"I have come to question the validity of some of the information provided," Schronce wrote in September in preparation for a meeting at the Georgia Department of Agriculture. "I do not think I am getting actual weighted average prices from some companies."
Schronce indicated that he had been contacted by an investigator from the antitrust division of the Florida attorney general. Moreover, in recent months, the USDA discontinued publishing the Georgia figures, citing its inability to verify the information.
Poultry is very important in Georgia, with sales exceeding $4 billion annually. Some of the nation's largest producers including Tysons, Pilgrim's Pride, Perdue and Sanderson Farms have plants in the state.
The Georgia Department of Agriculture defended the accuracy of its price estimate, the Post says and GDA claims to be addressing the issues raised by Schronce. The Department's spokesperson, Julie McPeake also noted that the index reflects prices of a distinct type of bird and customer and so could have "rightfully" diverged from other chicken prices.
"We trust the companies we work with," Alec Asbridge, director of regulatory compliance at GDA told the Post. "We don't see any reason they would submit information that wasn't truthful."
The Georgia Dock, which has been around for decades, is influential because so many grocery chains use it as one factor in their contracts with chicken companies. Among supermarkets, Walmart, Safeway and others confirmed using the Georgia Dock, as well as other factors, when negotiating chicken prices.
For all of its influence, however, the way the index is calculated appears to have been somewhat haphazard, WaPo reports. In the three-page document, entitled "Notes for meeting," Schronce portrays himself as someone who was poorly prepared for the job of producing the index and who was treated contemptuously by the chicken companies.
Schronce says he came into his job just a few years ago. He previously wrote a gardening blog, "Arty's Garden," for GDA and is seen in a Youtube video extolling the virtues of a native vine known as Carolina Jessamine. The blog describes him as "a lifelong gardener and a horticulture graduate of North Carolina State University."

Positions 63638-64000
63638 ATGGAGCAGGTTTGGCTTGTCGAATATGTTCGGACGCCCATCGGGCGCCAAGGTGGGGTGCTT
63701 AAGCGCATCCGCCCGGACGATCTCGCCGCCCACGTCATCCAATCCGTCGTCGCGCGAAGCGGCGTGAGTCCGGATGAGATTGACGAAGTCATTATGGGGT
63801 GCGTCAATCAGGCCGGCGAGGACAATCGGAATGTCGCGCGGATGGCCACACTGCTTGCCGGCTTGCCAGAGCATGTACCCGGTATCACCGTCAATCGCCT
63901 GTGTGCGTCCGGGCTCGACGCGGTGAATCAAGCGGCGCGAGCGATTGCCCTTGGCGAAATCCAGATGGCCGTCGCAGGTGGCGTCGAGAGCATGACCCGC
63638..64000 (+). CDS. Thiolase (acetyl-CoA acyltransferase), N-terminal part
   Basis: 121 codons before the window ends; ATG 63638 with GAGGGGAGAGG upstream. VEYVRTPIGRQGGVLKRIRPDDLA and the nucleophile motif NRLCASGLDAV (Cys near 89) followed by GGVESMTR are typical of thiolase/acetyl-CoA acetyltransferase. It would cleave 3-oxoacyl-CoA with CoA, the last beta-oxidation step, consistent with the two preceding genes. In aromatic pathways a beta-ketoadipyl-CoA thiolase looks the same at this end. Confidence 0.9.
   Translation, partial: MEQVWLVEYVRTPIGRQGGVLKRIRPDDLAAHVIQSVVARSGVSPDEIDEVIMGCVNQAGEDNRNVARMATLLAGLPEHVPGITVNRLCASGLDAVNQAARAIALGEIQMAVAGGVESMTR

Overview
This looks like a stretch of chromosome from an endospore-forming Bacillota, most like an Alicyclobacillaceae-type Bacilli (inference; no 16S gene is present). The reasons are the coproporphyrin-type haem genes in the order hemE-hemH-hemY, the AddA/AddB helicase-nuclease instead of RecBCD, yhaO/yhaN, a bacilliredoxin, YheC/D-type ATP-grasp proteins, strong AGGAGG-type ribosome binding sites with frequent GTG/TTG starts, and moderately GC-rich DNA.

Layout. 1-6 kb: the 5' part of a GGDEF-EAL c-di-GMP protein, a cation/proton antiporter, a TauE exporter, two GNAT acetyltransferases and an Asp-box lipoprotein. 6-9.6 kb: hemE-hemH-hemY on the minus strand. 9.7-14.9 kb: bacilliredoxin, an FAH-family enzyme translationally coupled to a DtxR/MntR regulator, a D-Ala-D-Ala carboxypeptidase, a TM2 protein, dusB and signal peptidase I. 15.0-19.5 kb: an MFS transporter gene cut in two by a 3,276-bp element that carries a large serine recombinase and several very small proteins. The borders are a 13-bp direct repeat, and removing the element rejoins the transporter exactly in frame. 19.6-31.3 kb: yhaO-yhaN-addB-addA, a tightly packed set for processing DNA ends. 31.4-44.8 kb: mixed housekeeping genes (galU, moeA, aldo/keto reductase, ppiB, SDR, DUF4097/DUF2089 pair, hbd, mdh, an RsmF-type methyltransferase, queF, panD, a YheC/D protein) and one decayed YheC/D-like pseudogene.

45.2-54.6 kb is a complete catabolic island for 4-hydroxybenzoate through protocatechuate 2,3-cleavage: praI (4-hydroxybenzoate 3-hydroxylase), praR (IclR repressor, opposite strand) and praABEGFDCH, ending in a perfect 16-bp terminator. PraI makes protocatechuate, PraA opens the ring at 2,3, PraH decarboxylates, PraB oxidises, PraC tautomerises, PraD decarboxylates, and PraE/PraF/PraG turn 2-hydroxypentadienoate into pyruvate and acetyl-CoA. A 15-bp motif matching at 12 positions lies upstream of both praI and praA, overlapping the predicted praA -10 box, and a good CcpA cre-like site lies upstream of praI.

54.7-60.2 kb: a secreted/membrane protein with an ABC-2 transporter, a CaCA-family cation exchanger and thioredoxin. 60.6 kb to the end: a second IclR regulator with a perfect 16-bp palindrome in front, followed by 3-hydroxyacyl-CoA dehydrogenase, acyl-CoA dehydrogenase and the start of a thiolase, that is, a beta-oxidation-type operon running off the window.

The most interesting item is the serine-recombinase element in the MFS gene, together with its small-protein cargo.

"My training was inadequate, inconsistent and sometimes in error," Schronce wrote. He called the companies he was required to survey surly and sometimes unresponsive and sometimes rude and evasive. Sometimes, the companies even responded with "just keep 'em the same," the Post said. However, companies claimed to have provided accurate information when surveyed.
There's more, the Post says and suggests that Schronce felt that the chicken industry may have too much sway over the chicken price index since the current Georgia Agriculture Commissioner was formerly president of the Georgia Agribusiness Council and lobbied for the agriculture industry for years.
McPeake told the Post that a review process began in December 2015 after "serious concerns" emerged. A spokeswoman said that while Schronce's training "may have been abridged due to unfortunate and unforeseen circumstances, every effort was made to ensure that he was indeed trained on some level."
The weird trends by the index have been noted by USDA, which told Georgia officials to start verifying the prices reported, among other changes. However, the State officials were seen as reluctant to attempt to verify company reports and last August USDA dropped the index from its weekly report and now provides only a link to its website.
However, the Georgia Agriculture Department recently claimed to be "vetting a new model to serve as a trend analysis of demand." Other reports by urban dailies have discussed the information problems, but the new Post report certainly adds urgency to the situation.
Potentially, the biggest loser in the current questioning of industry prices is the food industry and its credibility. The Post report also raises questions for USDA which should take the necessary steps to reform the price collection and reporting process if the Post report stands scrutiny, Washington Insider believes.